The U.S. Army is buying 94 more Charger armored vehicles for their EOD
(Explosive Ordnance Disposal) teams, and for patrols in areas likely to have
roadside bombs. The U.S. Army already has 148 Chargers, and the Canadian Army
has 75 as well (and calls them Nyala). Army and marine EOD teams both use the
Charger, and the Canadians use them a lot for patrolling dangerous areas. One
Nyala recently got hit by a powerful roadside bomb, but was able to get home
under its own power, with a crew that was shaken, but not injured.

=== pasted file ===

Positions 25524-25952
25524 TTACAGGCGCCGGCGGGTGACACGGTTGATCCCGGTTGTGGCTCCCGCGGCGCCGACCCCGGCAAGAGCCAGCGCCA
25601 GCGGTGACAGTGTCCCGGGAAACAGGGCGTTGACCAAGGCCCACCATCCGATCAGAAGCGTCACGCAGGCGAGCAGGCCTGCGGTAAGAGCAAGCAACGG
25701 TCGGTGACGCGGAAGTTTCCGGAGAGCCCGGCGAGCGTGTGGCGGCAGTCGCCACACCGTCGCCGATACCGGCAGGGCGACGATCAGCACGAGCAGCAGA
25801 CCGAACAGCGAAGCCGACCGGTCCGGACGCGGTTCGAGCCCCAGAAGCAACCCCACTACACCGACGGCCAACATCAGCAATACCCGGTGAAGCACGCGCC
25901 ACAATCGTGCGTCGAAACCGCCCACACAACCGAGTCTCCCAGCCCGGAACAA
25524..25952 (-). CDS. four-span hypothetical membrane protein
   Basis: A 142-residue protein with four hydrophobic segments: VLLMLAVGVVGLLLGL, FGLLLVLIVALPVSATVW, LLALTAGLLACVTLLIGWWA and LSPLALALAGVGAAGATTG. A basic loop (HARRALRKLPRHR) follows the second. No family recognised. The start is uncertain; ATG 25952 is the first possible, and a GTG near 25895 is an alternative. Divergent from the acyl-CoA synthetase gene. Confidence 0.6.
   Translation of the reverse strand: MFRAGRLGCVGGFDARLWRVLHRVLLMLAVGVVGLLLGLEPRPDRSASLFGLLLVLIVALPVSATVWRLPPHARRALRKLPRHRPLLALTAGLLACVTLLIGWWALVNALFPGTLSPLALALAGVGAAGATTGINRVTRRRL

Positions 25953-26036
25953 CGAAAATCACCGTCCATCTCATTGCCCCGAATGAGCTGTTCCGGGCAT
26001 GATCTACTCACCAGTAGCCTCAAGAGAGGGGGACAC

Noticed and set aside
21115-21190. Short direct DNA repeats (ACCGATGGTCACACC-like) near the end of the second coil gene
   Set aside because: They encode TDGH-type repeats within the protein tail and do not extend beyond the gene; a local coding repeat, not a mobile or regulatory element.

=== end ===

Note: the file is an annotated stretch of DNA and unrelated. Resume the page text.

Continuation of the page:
Charger/Nyala is a South African vehicle, costing about half a million dollars
each, that was designed to resist landmines and roadside bombs. It was
developed from the earlier Mamba armored personnel carrier, and has an
excellent track record. The wheeled (4x4) vehicle weighs eight tons and can
carry up to eleven people. The model Canada is using (RG-31M), usually operates
with a crew of five, plus a cargo area in the back.
UN is a major user of the vehicle. Although armed only with a .50 caliber
machine-gun, the RG-31 (what the manufacturer calls it) earns its way by being
the first one down roads where mines or roadside bombs may be encountered. The
RG-31 is becoming popular with NGOs operating in dangerous areas, as it does
not look particularly military (especially if the machine-gun is removed), even
through it is definitely a combat ready vehicle.